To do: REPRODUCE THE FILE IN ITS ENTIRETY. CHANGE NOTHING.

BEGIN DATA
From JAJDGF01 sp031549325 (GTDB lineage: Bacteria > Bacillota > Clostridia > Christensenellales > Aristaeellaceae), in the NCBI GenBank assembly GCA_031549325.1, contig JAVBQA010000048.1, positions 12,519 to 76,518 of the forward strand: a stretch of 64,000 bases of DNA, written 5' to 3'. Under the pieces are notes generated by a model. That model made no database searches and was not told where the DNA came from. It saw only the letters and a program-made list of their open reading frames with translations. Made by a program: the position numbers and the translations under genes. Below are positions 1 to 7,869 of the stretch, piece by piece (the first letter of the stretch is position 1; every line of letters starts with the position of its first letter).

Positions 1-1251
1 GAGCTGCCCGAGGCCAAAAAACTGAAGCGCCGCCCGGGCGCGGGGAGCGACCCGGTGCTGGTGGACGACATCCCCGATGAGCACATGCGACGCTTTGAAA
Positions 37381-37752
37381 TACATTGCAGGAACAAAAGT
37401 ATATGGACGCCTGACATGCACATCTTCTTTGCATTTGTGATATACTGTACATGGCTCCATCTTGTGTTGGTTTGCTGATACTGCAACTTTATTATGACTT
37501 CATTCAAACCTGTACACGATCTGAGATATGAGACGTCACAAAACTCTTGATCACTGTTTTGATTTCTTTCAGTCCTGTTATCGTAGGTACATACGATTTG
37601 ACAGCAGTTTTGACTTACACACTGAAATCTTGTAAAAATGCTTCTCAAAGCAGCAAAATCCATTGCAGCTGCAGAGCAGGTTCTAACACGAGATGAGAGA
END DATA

From JAJDGF01 sp031549325 (GTDB lineage: Bacteria > Bacillota > Clostridia > Christensenellales > Aristaeellaceae), in the NCBI GenBank assembly GCA_031549325.1, contig JAVBQA010000048.1, positions 12,519 to 76,518 of the forward strand: a stretch of 64,000 bases of DNA, written 5' to 3'. Under the pieces are notes generated by a model. That model made no database searches and was not told where the DNA came from. It saw only the letters and a program-made list of their open reading frames with translations. Made by a program: the position numbers and the translations under genes. Below are positions 1 to 7,869 of the stretch, piece by piece (the first letter of the stretch is position 1; every line of letters starts with the position of its first letter).

Positions 1-1251
1 GAGCTGCCCGAGGCCAAAAAACTGAAGCGCCGCCCGGGCGCGGGGAGCGACCCGGTGCTGGTGGACGACATCCCCGATGAGCACATGCGACGCTTTGAAA
Positions 37381-37752
37381 TACATTGCAGGAACAAAAGT
37401 ATATGGACGCCTGACATGCACATCTTCTTTGCATTTGTGATATACTGTACATGGCTCCATCTTGTGTTGGTTTGCTGATACTGCAACTTTATTATGACTT
37501 CATTCAAACCTGTACACGATCTGAGATATGAGACGTCACAAAACTCTTGATCACTGTTTTGATTTCTTTCAGTCCTGTTATCGTAGGTACATACGATTTG
37601 ACAGCAGTTTTGACTTACACACTGAAATCTTGTAAAAATGCTTCTCAAAGCAGCAAAATCCATTGCAGCTGCAGAGCAGGTTCTAACACGAGATGAGAGA